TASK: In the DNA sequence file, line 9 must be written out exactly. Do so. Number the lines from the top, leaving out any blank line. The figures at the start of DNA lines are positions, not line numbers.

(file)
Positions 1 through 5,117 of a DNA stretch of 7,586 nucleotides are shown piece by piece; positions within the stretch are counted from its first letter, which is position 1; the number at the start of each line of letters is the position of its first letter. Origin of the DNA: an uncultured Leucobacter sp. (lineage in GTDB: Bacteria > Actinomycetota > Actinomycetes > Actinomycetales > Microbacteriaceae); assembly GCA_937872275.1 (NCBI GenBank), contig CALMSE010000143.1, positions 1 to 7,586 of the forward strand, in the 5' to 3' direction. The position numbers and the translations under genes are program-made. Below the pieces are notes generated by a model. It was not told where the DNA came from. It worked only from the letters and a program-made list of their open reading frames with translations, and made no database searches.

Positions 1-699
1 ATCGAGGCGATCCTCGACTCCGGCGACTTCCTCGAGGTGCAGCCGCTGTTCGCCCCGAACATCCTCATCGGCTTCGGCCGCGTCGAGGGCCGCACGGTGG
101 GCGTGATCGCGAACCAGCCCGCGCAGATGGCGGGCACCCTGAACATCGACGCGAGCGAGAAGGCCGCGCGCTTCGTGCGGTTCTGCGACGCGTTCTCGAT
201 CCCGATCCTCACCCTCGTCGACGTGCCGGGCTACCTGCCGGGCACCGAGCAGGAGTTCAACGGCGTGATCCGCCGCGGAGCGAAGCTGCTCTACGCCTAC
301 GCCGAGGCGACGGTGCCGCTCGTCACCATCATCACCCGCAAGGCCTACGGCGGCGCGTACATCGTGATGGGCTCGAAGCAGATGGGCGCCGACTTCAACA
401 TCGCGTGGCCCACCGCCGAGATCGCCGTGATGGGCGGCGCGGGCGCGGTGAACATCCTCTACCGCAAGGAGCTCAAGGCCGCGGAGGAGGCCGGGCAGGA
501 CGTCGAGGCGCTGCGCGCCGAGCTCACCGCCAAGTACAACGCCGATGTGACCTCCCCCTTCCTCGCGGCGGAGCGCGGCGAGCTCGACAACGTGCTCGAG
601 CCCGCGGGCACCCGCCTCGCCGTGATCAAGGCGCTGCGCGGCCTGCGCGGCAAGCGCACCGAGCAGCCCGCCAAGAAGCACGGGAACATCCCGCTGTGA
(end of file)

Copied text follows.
601 CCCGCGGGCACCCGCCTCGCCGTGATCAAGGCGCTGCGCGGCCTGCGCGGCAAGCGCACCGAGCAGCCCGCCAAGAAGCACGGGAACATCCCGCTGTGA